It is generally acknowledged that musical activity can have beneficial results for seniors. These benefits come in different forms for different people depending on their circumstances.
“Music Therapy” is one well established method of helping people with physical and cognitive disabilities caused by conditions such as dementia. “MT” as it is referred to, often involves relatively passive activities like listening to music under controlled conditions. But it can also involve singing, drumming or tapping, and playing other simple instruments like the harmonica.
Research has shown that the soothing effect of music leads to better social interaction and often helps improve communication skills where they have been impaired by such things as stroke, or been the result of some other injury or sickness.
For what we might call “ordinary” seniors, music is often used in retirement communities and senior centers in the form of special musical entertainment, sing songs and even dancing classes.
Participants are encouraged to engage in singing, clapping, and dancing to old familiar standards. This type of musical experience provides pleasant and enjoyable social interaction, a valuable bit of physical activity, and a jolt of positive emotional stimulation.
Can seniors benefit from playing musical instruments?
Listening to music can be emotionally stimulating, but it is a relatively passive activity. Can seniors benefit from being more actively involved in making music – by, for instance, singing or playing a musical instrument?
Of course it depends a lot on the senior, and on the instrument. Many seniors have physical limitations that make fingering a violin or a guitar almost impossible. But those same people might benefit from participation in a drum circle.
Participants in activities like this quickly get involved in making music, having fun, even dancing, chanting, and singing.
As Shannon Rattigan of drumcircles.net says,
If a facilitated drum circle is presented properly, in a matter of 10 minutes everyone can be playing a drum rhythm together… The key to it is setting the right tone that this is going to be playful and fun. You can improvise, play around, and just have a good time. Like we did when we were kids.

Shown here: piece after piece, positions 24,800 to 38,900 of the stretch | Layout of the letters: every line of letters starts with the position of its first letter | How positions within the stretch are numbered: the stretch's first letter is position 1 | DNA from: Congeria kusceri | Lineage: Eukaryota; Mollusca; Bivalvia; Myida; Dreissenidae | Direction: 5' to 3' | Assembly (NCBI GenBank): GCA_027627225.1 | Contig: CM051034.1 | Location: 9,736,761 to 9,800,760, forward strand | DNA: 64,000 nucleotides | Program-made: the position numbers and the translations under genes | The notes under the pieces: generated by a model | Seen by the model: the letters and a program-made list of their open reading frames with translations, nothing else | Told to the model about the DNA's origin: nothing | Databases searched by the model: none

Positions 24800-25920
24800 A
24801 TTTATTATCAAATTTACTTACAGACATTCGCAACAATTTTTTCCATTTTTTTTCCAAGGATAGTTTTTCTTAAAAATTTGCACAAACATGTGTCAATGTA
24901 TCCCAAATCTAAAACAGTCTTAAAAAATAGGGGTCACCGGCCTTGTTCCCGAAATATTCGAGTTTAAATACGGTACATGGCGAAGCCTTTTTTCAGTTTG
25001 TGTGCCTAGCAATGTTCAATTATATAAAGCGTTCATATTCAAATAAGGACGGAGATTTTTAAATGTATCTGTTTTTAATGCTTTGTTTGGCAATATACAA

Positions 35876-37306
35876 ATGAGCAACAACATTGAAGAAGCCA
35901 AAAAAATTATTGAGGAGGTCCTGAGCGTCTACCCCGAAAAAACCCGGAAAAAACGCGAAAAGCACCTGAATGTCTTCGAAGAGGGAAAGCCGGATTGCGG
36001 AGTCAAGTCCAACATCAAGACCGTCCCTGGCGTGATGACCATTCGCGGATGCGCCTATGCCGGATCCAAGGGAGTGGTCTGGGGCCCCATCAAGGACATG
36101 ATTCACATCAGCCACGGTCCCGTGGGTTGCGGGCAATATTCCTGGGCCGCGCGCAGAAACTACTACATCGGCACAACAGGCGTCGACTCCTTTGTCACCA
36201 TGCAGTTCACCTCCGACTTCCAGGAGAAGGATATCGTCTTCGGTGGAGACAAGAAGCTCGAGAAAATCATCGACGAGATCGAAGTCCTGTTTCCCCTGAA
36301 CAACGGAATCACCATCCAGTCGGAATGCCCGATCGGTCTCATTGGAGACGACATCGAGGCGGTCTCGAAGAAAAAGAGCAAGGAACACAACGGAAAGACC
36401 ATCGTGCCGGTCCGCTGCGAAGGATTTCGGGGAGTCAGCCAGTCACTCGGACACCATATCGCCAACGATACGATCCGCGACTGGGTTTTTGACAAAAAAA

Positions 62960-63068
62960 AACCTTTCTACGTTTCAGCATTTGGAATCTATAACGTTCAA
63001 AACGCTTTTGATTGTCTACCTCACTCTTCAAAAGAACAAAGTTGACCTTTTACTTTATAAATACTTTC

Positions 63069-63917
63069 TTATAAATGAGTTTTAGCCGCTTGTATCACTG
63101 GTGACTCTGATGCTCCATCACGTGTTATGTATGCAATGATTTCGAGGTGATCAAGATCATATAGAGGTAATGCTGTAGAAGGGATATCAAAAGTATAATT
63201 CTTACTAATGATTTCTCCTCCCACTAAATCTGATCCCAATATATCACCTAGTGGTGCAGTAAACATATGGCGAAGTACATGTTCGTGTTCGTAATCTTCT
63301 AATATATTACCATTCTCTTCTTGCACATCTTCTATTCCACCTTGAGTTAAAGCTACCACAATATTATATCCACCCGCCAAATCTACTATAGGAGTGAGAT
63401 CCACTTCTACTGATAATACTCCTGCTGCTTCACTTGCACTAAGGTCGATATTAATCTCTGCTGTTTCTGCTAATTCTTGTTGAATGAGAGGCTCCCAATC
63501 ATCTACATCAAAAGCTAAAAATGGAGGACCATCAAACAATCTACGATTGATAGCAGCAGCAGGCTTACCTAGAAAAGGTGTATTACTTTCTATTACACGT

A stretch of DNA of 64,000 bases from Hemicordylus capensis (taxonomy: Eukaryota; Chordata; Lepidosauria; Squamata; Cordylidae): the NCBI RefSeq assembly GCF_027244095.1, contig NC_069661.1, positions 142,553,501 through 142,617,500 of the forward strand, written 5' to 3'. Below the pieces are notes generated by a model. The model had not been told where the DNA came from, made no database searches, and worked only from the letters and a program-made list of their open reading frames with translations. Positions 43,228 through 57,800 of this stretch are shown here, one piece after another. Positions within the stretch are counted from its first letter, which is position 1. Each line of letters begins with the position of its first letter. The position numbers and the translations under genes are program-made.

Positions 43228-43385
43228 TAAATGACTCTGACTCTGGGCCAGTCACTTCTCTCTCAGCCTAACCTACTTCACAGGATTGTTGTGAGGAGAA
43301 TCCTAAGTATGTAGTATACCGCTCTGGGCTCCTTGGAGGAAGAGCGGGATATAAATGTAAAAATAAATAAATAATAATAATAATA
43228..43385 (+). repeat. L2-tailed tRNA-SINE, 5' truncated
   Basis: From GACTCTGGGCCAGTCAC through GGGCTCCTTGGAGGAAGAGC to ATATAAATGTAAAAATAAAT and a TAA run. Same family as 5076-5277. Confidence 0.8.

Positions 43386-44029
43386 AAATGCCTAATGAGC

Can this be done with other instruments?
Again, it depends a lot on the senior and on the instrument.
Many older people have played a musical instrument when they were younger, and stopped playing when family and work intervened. I often read on music instruction forums comments from older guys (most of them seem to be men) who have picked up the guitar after it sat in the closet for 40 years.
Yes, 40 years! That is not an exaggeration. I am an example. I played the guitar and trumpet in my teens and twenties, and didn’t actively pick them up again until I was in my 60s.
The incentive for me was the opportunity to teach some of my grandchildren a bit of what I knew. And that led to many opportunities to perform with them at family gatherings. And of course that has resulted in the joy that comes with watching the kids become talented musicians in their own right.
The point is, it is possible to dust off old talents if the circumstances are right. Reviving old talents and playing in a small, informal band with friends or family is one possibility.
A retirement community seems like the perfect place where a group of people might get together to make music together in a more structured way – say as a singing ensemble or a little band.
An enterprising social director in a seniors community might even form a larger band – using regular musical instruments or simple ones such as whistles, harmonicas, and a variety of percussion items (drums, tambourines, shakers, wooden blocks, etc.)
Playing traditional musical instruments
Is it realistic to think that a person who is 70 or 80 years old might continue to play a traditional musical instrument like a keyboard, guitar or trumpet? Or could he or she learn an entirely new instrument – a keyboard, for instance, or a banjo, harmonica or even a saxophone or guitar?
Again, it depends on the circumstances a person finds herself in – in particular, her physical limitations. Many aging people have lost flexibility in their hands. They may have a sore back or hips that make it difficult to sit in positions required by some instruments. And often an older person has difficulty seeing or hearing.